Socially and medically underserved populations often have the worst infant mortality rates. In 1990, almost 13 million of the worlds children five and under died of mostly preventable disease. All too often the statistics surrounding infant mortality are daunting and overwhelmingly sad. In response to the startling numbers, the global community pledged to improve child mortality rates by two thirds between 1990 and 2015. The 2013 UNICEF child mortality progress report brings another year of great news. The total deaths of children under-five declined from 12.6 million to 6.6 million!
ver the past year, I have worked hard to build awareness and share the stories with my readers on some of the biggest social issues in the world. I have written about global health, poverty, education, safe water and sanitation, human rights, and most of all, how all of these issues have especially impacted women and girls in the developing world. (via UNICEF India’s #ENDViolence Campaign | Thirdeyemom)
On August 1, I had the opportunity to attend a webinar hosted by the US Fund for UNICEF. The topic of the webinar was the state of the world’s children with disabilities. While the issue of disability is not a new one for UNICEF, I learned that they are moving from focusing on the protection of children with disabilities to promoting their rights the same as other children. I left for my vacation shortly after the webinar and didn’t get the chance to write about it. It’s been popping into my head ever since, so I thought I would share some of what I learned. (via Child Before Disability - another jennifer)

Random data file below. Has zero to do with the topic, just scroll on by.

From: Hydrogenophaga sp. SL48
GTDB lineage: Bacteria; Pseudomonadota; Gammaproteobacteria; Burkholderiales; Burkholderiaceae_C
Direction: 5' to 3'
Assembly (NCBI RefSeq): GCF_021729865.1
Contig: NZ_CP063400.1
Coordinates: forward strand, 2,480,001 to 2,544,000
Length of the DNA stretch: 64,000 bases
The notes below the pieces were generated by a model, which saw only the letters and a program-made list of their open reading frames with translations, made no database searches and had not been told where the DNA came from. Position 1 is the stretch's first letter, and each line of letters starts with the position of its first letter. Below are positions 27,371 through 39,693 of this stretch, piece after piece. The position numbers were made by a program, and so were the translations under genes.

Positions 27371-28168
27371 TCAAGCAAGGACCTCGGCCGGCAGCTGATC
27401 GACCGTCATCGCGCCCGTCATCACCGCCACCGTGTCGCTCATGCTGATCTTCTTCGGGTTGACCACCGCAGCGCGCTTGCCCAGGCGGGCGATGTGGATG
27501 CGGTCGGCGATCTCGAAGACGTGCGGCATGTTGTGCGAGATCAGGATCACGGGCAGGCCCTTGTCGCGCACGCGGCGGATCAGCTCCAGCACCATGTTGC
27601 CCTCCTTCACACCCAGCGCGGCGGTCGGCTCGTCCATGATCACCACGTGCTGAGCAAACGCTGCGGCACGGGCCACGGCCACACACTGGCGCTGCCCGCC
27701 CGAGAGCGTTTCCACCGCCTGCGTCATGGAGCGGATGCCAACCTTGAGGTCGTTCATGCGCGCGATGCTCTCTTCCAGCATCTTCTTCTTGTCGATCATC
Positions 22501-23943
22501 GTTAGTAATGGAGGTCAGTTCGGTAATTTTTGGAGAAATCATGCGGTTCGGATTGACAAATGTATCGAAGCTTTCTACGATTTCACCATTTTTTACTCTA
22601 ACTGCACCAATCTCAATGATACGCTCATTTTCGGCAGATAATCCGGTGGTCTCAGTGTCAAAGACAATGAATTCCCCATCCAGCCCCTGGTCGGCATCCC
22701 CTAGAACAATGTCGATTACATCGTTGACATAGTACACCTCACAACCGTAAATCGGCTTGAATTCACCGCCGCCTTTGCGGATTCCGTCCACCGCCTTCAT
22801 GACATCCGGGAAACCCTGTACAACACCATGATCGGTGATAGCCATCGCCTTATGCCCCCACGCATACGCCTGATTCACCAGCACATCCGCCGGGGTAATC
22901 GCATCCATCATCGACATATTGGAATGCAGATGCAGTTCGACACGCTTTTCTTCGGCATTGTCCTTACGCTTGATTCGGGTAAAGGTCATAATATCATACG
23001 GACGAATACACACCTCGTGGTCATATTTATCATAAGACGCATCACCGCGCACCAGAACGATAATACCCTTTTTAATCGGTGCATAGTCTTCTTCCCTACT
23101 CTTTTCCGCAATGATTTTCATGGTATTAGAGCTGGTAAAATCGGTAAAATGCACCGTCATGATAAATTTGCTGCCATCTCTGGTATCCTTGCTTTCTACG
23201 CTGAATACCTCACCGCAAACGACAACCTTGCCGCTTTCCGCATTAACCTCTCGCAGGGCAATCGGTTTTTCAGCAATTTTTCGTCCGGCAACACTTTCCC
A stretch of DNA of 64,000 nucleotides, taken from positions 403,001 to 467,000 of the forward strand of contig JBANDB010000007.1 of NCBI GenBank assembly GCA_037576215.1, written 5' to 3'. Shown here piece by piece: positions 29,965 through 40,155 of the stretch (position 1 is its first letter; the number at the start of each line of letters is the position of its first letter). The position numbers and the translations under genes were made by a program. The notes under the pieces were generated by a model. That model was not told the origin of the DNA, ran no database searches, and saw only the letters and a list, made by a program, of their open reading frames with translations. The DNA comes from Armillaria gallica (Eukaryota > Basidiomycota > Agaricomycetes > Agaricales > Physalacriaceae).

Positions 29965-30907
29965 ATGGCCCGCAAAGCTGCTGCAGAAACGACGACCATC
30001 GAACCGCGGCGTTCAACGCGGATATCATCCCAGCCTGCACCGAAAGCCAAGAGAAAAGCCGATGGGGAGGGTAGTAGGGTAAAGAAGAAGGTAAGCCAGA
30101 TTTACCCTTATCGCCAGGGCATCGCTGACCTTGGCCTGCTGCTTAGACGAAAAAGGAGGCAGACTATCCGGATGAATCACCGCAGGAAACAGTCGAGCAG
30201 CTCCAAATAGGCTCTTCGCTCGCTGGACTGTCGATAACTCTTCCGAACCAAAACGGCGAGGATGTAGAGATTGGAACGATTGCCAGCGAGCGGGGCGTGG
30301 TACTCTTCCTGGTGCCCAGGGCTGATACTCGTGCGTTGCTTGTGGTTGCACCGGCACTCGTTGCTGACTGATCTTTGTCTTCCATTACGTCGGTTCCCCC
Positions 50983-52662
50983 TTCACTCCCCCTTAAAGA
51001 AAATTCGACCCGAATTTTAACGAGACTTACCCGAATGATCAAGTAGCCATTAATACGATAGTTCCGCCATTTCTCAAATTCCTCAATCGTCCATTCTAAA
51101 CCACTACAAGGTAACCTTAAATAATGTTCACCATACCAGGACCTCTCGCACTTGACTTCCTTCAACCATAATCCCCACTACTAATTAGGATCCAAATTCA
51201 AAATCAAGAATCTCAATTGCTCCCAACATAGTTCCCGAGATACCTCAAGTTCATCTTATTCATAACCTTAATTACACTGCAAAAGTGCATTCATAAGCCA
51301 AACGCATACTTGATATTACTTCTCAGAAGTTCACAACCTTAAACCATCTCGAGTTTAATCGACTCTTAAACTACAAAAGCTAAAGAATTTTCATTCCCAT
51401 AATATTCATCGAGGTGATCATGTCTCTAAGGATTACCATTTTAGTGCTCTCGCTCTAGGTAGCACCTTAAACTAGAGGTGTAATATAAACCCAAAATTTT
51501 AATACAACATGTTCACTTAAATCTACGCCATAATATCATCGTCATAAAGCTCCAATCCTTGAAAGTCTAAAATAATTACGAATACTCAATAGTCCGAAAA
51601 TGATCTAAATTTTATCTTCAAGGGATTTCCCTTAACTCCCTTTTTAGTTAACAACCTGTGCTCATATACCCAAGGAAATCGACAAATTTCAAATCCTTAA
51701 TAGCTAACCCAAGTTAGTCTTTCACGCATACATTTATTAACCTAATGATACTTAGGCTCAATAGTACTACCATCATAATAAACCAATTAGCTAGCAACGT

Per Cara Elizabeth Yar Khan, a Reporting Specialist for UNICEF Haiti, children with disabilities are the most marginalized, neglected people in the world often living a life of isolation, exclusion and denial of basic human rights. Oftentimes children with disabilities in developing world are treated like they are invisible and live a life of stigma, discrimination and suffering. In cases of poverty, children with disabilities will often get the least amount of food, health care and educational opportunities, and will spend their lives hidden inside their homes. Unfortunately these children are often exploited and physically abused.
I recently attended a Webinar hosted by Unicef based on a new report, The State of the World’s Children 2013: Children With Disabilities. I learned more than I ever could have imagined from Cara Yar Khan, who represents Unicef in Haiti. After that discussion, Mark Engman walked us through The Convention on the Rights of Persons with Disabilities (CRPD), a treaty which the U.S. has been trying to ratify. (via Children With Disabilities: 15 Facts Everyone Should Know!)